Diabetes mellitus refers to the imbalance of blood sugar levels. From this imbalance, many other diseases emerge. Severe diabetes may result in death or disability. Diabetes causes damage to many different types of tissues and body systems. It also affects the function of some organs such as the kidneys and even the eyes.
The leading cause of diabetes is a high level of blood sugar. Commonly the concentration of blood glucose fluctuates, but stays within normal range. A hormone secreted by the pancreas by the name insulin helps in lowering the level of glucose in the blood. Diabetes occurs as the concentration of glucose goes up and remains high over time. When blood sugar stays high, it is called hyperglycemia.
Diabetes Symptoms (Note: Not all symptoms of diabetes are listed in this article)
Acute symptoms occur when the level of blood sugar is very high. The common ones include increased hunger, increased thirst and frequent urination. High blood sugar results in thickening of the blood due to high concentrations of glucose. Sugar gets pushed out of the body through urine in an attempt to reduce the higher sugar levels, which pulls water with it. This makes the body dry out and causes dehydration. Some other signs and symptoms that occur include blurry vision, fatigue, dry mouth and infections which include yeast infections, rashes between the fingers and toes, and many others.
Early Diabetes Symptoms
The symptoms usually occur only when the diabetes has been prolonged for a significant period of time, or when the blood glucose is very high. During the early stages of diabetes, the symptoms maybe not be frequent. In the early stages, the patients may not show any signs. It is important to be tested for diabetes regularly, because catching it early will reduce the damage this high blood glucose does to the body.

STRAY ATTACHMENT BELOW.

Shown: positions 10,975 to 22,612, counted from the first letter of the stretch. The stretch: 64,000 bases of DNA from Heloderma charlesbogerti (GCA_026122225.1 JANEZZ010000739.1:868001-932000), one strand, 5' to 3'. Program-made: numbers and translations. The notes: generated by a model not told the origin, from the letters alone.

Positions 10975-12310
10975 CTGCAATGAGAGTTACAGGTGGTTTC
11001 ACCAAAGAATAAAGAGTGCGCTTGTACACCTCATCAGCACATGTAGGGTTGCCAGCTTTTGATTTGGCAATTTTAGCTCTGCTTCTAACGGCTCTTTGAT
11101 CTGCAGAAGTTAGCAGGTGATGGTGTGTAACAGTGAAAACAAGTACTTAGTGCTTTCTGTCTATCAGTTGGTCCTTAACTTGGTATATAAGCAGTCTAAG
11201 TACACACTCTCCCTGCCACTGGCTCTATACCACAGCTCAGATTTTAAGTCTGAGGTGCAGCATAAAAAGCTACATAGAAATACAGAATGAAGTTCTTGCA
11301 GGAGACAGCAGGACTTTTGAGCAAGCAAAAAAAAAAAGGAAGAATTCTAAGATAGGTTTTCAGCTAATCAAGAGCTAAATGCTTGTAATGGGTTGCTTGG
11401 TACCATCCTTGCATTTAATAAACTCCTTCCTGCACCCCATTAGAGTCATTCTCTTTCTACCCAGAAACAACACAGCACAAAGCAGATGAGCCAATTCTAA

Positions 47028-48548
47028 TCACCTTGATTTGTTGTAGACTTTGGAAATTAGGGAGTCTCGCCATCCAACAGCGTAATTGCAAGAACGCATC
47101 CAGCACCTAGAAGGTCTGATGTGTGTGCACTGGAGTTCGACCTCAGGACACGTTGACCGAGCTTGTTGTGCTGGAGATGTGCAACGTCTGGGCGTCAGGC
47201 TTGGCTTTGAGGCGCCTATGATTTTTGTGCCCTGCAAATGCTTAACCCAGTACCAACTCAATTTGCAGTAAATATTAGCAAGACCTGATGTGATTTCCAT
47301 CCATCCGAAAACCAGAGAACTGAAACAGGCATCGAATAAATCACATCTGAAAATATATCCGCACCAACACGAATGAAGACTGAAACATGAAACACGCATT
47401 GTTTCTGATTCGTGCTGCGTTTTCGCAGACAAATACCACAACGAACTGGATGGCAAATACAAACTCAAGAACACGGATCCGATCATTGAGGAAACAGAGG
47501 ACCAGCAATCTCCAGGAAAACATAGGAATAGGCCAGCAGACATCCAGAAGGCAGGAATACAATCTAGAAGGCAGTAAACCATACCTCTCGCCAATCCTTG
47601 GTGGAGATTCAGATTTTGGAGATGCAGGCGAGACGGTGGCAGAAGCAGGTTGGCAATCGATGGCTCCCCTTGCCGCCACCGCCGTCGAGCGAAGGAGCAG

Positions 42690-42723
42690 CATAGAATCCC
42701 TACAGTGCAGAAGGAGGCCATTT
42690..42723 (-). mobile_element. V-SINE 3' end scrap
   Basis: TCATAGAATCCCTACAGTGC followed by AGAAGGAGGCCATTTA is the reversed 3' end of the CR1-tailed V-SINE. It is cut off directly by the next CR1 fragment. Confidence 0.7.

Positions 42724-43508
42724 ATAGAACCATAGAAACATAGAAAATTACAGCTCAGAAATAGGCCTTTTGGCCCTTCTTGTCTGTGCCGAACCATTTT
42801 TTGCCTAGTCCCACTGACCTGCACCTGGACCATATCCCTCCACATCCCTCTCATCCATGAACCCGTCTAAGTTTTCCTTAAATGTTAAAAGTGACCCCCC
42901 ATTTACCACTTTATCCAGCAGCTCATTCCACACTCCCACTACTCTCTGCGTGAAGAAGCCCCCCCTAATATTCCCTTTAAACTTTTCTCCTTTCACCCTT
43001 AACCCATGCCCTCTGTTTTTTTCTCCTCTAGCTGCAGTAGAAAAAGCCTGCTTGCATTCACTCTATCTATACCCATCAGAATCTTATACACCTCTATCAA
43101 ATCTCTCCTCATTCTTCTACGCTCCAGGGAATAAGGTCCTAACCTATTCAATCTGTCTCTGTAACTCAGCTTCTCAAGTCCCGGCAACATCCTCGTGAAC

Diabetes Risk Factors
It is important to learn about your own risk of diabetes. Knowing whether you are at a high risk for developing diabetes can help you combat the disease before a lot of damage is done. The most common form of diabetes is called Type II Diabetes, adult-onset diabetes, or non-insulin dependent diabetes. While it generally occurs in adults, it can affect younger people too. Many of the risk factors for this type of diabetes are well understood.
First, obesity and a lack of physical activity may increase your risk for type II diabetes considerably. Genetic links to diabetes is another factor, which means that family history is an important predictor. If you have close family members with Type II diabetes, then you are at high risk.
Type 1 Diabetes
Type 1 diabetes is also known as juvenile-onset diabetes, and insulin-dependent diabetes. This is a less frequent form of diabetes. It is commonly present in children. It is a more severe form of the disorder because the pancreas, which secretes insulin, is entirely dysfunctional and there is little or no insulin secreted.
In conclusion, everyone should be aware of the early signs of diabetes as well as the risk factors associated with the disease. Through education, you can judge your risk of the illness better and catch early symptoms of the disease. Making an early diagnosis of diabetes helps prevent the long-term damage that diabetes can do.
See your doctor before changing your health habits, and get checked today.
*The author of this blog is not a medical professional and this article does not contain professional medical advice. This blog is not intended to substitute for medical advice, treatment, or diagnosis. Always seek the advice of your physician or other qualified health provider with any questions you may have regarding a medical condition. Never disregard professional medical advice or delay in seeking it because of the contents of this article. If you think you may have a medical emergency, call 911 immediately.